Aravan or Iravan was the son of Arjuna and the Naga princess Ulupi. He was killed by the Kauravas in the Kurukshetra conflict, but according to legend, he dedicated his life to the Goddess Kali to secure the Pandavas’ triumph in the war. In India, he is also known as the god of the transgender population. His references can also be found in the Vishnu Purana and the Bhagavata Purana, in addition to the Mahabharata.
When the five Pandavas wedded Draupadi, they made a rule that whenever one of them was sitting with her, the other four must withdraw to the jungle for twelve years and live as a celibate. Some bandits stole a Brahmin’s livestock one day, and while they were hauling them away, the Brahmin ran to the Pandavas and requested for assistance. Arjuna agreed to assist him, but his weapons were kept in a room where Yudhishthira was relaxing with Draupadi. As a result, Arjuna was obliged to enter the chamber and draw his swords in order to assist the Brahmin. As a result, he disobeyed the rule and was sentenced to a 12-year exile into the woods.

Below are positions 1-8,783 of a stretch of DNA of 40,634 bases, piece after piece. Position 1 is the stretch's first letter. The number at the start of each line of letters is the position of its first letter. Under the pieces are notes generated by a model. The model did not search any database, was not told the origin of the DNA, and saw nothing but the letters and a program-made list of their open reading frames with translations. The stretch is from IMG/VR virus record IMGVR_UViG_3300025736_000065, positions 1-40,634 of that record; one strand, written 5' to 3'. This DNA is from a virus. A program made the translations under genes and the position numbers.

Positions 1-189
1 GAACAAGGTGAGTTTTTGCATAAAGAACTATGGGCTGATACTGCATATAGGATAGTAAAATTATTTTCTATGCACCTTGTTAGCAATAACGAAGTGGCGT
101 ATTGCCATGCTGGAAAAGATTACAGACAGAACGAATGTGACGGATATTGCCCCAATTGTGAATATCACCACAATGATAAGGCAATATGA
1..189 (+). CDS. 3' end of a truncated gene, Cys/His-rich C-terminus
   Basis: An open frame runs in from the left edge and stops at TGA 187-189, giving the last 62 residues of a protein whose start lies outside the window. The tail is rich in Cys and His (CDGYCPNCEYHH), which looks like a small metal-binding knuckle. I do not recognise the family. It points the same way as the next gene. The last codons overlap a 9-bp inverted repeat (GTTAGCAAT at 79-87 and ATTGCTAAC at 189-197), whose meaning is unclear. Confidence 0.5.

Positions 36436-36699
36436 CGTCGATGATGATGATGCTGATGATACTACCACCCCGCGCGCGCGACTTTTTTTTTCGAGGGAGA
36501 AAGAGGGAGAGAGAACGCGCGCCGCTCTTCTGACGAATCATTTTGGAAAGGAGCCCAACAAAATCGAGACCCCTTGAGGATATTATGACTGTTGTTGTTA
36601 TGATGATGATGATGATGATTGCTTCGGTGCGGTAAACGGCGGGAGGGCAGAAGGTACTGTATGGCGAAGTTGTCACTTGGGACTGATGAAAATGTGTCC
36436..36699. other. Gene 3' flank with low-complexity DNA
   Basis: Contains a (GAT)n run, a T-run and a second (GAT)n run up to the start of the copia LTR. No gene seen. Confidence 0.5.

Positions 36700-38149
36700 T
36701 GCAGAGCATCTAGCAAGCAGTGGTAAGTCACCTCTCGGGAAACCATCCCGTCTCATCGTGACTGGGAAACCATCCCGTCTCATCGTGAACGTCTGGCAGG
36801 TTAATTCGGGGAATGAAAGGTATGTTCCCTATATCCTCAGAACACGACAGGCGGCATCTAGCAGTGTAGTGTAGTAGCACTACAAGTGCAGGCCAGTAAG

Arjuna arrived at the Ganges’ source while travelling from place to place and chose to stay for a bit. He entered the Ganges water to conduct ablution one day when he was dragged into the water by Ulupi, the Naga princess, who was overcome by sexual desire. She communicated her desire to him, but he refused, claiming that he was intended to be celibate for the duration of his exile, which was twelve years. Ulupi then threatened to commit suicide if he did not fulfil her wish. Instead of being held responsible for a woman’s death, Arjuna chose to breach his chastity vow and spend the night with her in her palace. The next morning, after saying goodbye to Ulupi, he continued his journey. After this, Ulupi got pregnant and gave birth to Aravan.